China’s Position
China has been consistent with the messages it has been delivering concerning ‘sustainability’ in many areas over the years, ranging from the national economic development era since the days of Jiang Zemin. It has been a mantra for the Communist Party for over 30 years now – ‘sustainability’ can be regarded as a key aspect of every Chinese policy since. More recently we have seen this cross over into Chinese statements about the environment and global development. We discussed Foreign Minister Wang Yi’s speech at the recent UN Sustainable Development Forum here and his comments at the Belt & Road Forum for International Cooperation here both hammered home the ‘sustainability’ point. His boss, Xi Jinping has also been consistent concerning the issue; speeches made at the most recent Boao Forum and 2021 UN Summit in New York also stressed the point. Even Prince Charles’s recent comments to Chinese business leaders at the Sustainable Markets Initiative underlined its importance. The Chinese message right across the board has been about action – but sustainable, well planned action over the longer term. Xi Jinping’s speech at the Global Sustainable Transport Conference gave much of the same.

Xi Jinping Speech

“It gives me great pleasure to attend the second United Nations Global Sustainable Transport Conference and discuss what is important for global transport and development. Let me begin by extending, on behalf of the Chinese government and the Chinese people and also in my own name, warm congratulations on the convening of the Conference and a hearty welcome to our distinguished guests.

Transport is the artery of the economy and a bond between civilizations. A review of history shows that transport, in the forms of camel caravans and sailing boats on the ancient Silk Road, wave-breaking vessels in the Age of Exploration, and criss-cross transport networks in this modern age, has facilitated economic integration and people-to-people exchanges and turned the world into a close-knit global village.

As we speak, major changes unseen in a century, compounded by a once-in-a-century pandemic, are posing serious challenges to the global efforts of growing the economy and bettering people’s lives. It is imperative that we follow the prevailing trend of world development, advance global transport cooperation, and write a new chapter featuring connectivity of infrastructure, unfettered flows of trade and investment, and interactions between civilizations.

First, we need to uphold open interplay and enhance connectivity. A big river is full when its tributaries are filled with water; and tributaries must be dry when there is no water in the big river. Only with openness, inclusiveness and connectivity can countries reinforce each other’s efforts and achieve win-win results. It is important that we pursue an open world economy, reject discriminatory or exclusive rules and systems, and make economic globalization more open, inclusive, balanced, and beneficial for all. We should strengthen both hard connectivity of infrastructure and soft connectivity of institutions and rules, and develop four-dimensional connectivity of land, sea, air and the Internet.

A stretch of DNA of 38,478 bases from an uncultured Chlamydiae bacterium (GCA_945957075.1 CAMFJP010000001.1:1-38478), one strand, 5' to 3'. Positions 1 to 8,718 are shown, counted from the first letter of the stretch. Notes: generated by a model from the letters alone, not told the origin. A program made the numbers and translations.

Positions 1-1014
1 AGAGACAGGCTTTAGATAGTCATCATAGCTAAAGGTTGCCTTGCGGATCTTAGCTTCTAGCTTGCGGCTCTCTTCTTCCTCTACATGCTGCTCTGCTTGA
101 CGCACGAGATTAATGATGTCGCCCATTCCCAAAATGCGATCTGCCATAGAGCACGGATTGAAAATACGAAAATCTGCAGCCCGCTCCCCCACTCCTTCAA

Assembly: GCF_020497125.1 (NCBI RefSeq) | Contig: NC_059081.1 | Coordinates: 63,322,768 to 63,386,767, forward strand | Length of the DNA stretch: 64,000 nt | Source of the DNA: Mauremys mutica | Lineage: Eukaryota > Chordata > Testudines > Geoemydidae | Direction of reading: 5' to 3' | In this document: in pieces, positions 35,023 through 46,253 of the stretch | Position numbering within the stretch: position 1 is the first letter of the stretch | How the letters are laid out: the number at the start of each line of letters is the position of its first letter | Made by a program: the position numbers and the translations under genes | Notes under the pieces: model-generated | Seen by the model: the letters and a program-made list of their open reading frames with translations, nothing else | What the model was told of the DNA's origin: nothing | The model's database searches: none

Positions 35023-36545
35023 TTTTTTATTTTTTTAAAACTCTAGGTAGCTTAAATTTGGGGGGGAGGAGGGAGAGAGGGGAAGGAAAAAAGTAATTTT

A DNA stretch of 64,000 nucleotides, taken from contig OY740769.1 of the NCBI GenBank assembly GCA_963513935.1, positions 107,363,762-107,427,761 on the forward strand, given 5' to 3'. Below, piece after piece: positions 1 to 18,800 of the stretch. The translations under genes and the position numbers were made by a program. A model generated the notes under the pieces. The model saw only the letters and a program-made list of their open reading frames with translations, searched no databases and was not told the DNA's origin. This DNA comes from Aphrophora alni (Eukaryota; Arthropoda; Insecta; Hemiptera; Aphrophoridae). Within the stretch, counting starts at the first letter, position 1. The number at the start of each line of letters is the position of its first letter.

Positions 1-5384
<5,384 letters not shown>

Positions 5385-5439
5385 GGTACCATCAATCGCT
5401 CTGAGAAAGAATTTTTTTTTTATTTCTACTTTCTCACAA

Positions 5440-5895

Second, we need to uphold common development and promote fairness and inclusiveness. Only when countries develop together can there be true development; only when countries prosper together can there be true prosperity. The COVID-19 pandemic has aggravated the wealth gap and widened the North-South divide. Uneven development must be addressed before broader prospects for humanity’s common development could be brought about. We should leverage the enabling role of transport and increase related input in poor regions, so that local economies and people’s lives could improve as a result of better roads. We should enhance North-South and South-South cooperation and scale up support for developing transport infrastructure in the least developed countries and landlocked developing countries, in an effort to achieve common prosperity.

Third, we need to uphold an innovation-driven approach and create more drivers for development. Our world is going through a new round of scientific and technological revolution and industrial transformation. Digital economy, artificial intelligence and other new technologies and new business forms have become strong technological underpinnings for economic and social development. More should be done to develop smart transport and smart logistics and promote deep integration of new technologies like big data, the Internet, artificial intelligence and blockchain with the transport sector, to ensure easier movement of people and smoother flow of goods.

Fourth, we need to uphold ecological conservation as a priority and pursue green and low-carbon development. The only durable way to achieve sustainable development is to establish an economic system for green and low-carbon development and promote green transition in all respects of economic and social development. More efforts are needed to foster a green and low-carbon way of transport, step up green infrastructural development, promote new energy, smart, digital and light-weight transport equipment, and encourage and advocate green travel, to make transport and travel more environment-friendly and low-carbon.

Fifth, we need to uphold multilateralism and improve global governance. We live in a world where the future and destiny of countries are closely linked and their interests entwined like never before. We need to follow the vision of global governance featuring extensive consultation, joint contribution and shared benefits, pool the wisdom and strength of all, and mobilize resources from across the globe to meet global challenges and promote global development. We should uphold the authority and status of the United Nations and, in the context of implementing the 2030 Agenda for Sustainable Development, advance cooperation in such areas as poverty reduction, health, transport and logistics, and infrastructural development.